Big Data in Politics: Alumnus Eduardo Albrecht

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After graduating in International Affairs and History from JCU in 1999, Eduardo Albrecht earned his M.A. in Anthropology of Development and Ph.D. in Anthropology at the School of Oriental and African Studies University of London. He spent six years in Italy working in the nonprofit sector, where he founded and directed ‘Rising South’ until 2008. ‘Rising South’ is a Civil Rights Organization that raised one million Euro in donations annually, and promoted awareness on social/political issues in Europe including migration, environment and civil rights. Eduardo currently teaches in New York City. In recent years Eduardo has been involved in JCU through his affiliation to the Guarini Institute.

Eduardo Albrecht

Eduardo Albrecht

A recurring theme in your work is the study of international protest movements. You conducted fieldwork among anti-globalization protesters in Southern Italy and North Korean defectors in South Korea. What’s one finding that surprised you?
First, that revolution is not what it used to be. The level of state control, thanks in part to modern communication technologies, is such that revolution has become, like Guy Debord prophesied in his 1967 book Society of the Spectacle, something of an entertaining pastime, much like politics in general. This has prompted me to study things like social media, big data, machine learning, and artificial intelligence, and how these interact with contemporary both contentious and non-contentious political processes.

You have been experimenting with specifically designed computer programs to correlate patterns in protestors’ online behavior with real-world events. How is technology and artificial intelligence helping your work/research?
Quite a lot. I am currently working on a book project that investigates the possibility of forecasting political crises, such as anti-government protests in unstable nations, by identifying recurring patterns of positive/negative sentiment in a range of different “online milieus” and use these to create leading indicators for political developments in real time. Examples of online milieus include social media websites, instant messaging services, issue-specific blogs, or the comments section of articles in the mainstream media. This mixed methodology project uses natural language processing software to sieve through large amounts of information. Once information is collated, machine learning software is employed to find recurring patterns in past online behavior and real-world political events. Identified patterns are used to generate leading indicators in real time. The software is constantly re-calibrated using ethnographic considerations arising from ongoing fieldwork, consisting of on-site or virtual interviews.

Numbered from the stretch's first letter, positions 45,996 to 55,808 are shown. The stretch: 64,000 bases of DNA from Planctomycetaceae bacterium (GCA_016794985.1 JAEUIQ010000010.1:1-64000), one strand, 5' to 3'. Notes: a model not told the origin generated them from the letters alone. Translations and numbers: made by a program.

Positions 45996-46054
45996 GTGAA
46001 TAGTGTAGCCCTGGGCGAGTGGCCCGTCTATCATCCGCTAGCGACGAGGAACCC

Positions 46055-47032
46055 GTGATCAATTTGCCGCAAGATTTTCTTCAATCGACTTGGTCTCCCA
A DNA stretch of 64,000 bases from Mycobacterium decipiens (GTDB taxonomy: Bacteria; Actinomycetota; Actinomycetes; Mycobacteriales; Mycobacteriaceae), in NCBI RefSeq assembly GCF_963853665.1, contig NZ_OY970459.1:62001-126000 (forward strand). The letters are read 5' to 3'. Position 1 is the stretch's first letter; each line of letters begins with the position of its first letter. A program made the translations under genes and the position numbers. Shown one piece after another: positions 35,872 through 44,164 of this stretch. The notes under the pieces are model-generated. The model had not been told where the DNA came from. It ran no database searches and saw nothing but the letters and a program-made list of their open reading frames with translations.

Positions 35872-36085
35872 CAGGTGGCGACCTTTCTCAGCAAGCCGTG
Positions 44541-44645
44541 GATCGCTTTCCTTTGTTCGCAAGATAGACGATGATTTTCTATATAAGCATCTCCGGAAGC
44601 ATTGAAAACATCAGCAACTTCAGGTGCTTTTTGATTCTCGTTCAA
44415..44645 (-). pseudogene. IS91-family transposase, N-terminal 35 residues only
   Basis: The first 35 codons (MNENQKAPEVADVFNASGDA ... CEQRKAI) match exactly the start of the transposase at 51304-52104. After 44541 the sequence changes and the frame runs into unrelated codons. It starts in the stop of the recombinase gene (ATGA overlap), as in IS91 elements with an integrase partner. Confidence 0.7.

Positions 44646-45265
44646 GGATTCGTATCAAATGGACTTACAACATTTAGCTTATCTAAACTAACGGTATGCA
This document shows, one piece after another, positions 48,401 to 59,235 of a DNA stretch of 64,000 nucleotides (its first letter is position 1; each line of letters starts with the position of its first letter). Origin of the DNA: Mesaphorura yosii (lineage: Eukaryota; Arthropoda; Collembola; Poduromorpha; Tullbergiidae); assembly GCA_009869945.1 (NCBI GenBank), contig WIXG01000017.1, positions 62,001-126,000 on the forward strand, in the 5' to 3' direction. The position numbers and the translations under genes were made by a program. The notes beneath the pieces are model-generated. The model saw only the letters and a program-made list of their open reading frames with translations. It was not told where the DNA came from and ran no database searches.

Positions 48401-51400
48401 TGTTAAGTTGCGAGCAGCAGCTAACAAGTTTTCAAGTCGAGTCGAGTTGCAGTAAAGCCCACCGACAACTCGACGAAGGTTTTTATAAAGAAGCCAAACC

In your opinion, does the use of technology and artificial intelligence have a negative side?
I am going to be a little provocative, and say no. There is much fear out there because A.I. is essentially an unknown entity to most. We conjure up images of an evil, self-aware artificial intelligence system from science fiction movies like The Terminator or The Matrix. And pundits out there like to scare us with the singularity. But the truth is that in my years researching this technology I have found that there is nothing substantially new or particularly dangerous. Certainly there is a lot of data out there on you that you are not aware of, and there are major issues of privacy and control that need to be dealt with, particularly as to what kind of entity (corporate or state) should have this right. But in essence, A.I. is just a very large calculator. The programing behind the algorithm remains human.

You are Founder and Research Director at Ethnographic Edge, a project that tracks developments in international politics. Can you tell us a bit more?
This has recently evolved into a consultancy project named Peloria. We chose the name because it means “an abnormal often hereditary regularity of structure occurring in normally irregular flowers,” and this encapsulates well the idea that you can find patterns where you least expect them. In sum, I have partnered with political economists and data scientists to design software that produces a combined quantitative/qualitative approach that achieves both speed and depth of analysis, where forecasts can be made available to organizations working in unstable geographic areas. Forecasts are expressed as percentages of possibility and are bound to specific time ranges (based on past, recurring patterns). This contributes to the development of timely policy positions and helps organizations minimize potential risks to their operations.

What’s your advice for graduates today?
A graduate degree is a must these days, so I would advise all students to choose their graduate school wisely and to make sure that it aligns with their skills and career goals. I strongly encourage traveling, and living for long periods of time in exotic places, as far away as possible from all their comfort zones! I advise alumni to stay as much in touch with their Alma Mater as possible, particularly when they are in a position to give back. This does not have to be in terms of donations, it can also be in service and participation to the intellectual life of JCU, which I think in recent years has become increasingly rich and interesting. Personally, I am grateful to the Guarini Institute for allowing me to remain intellectually committed and connected with the life of the university.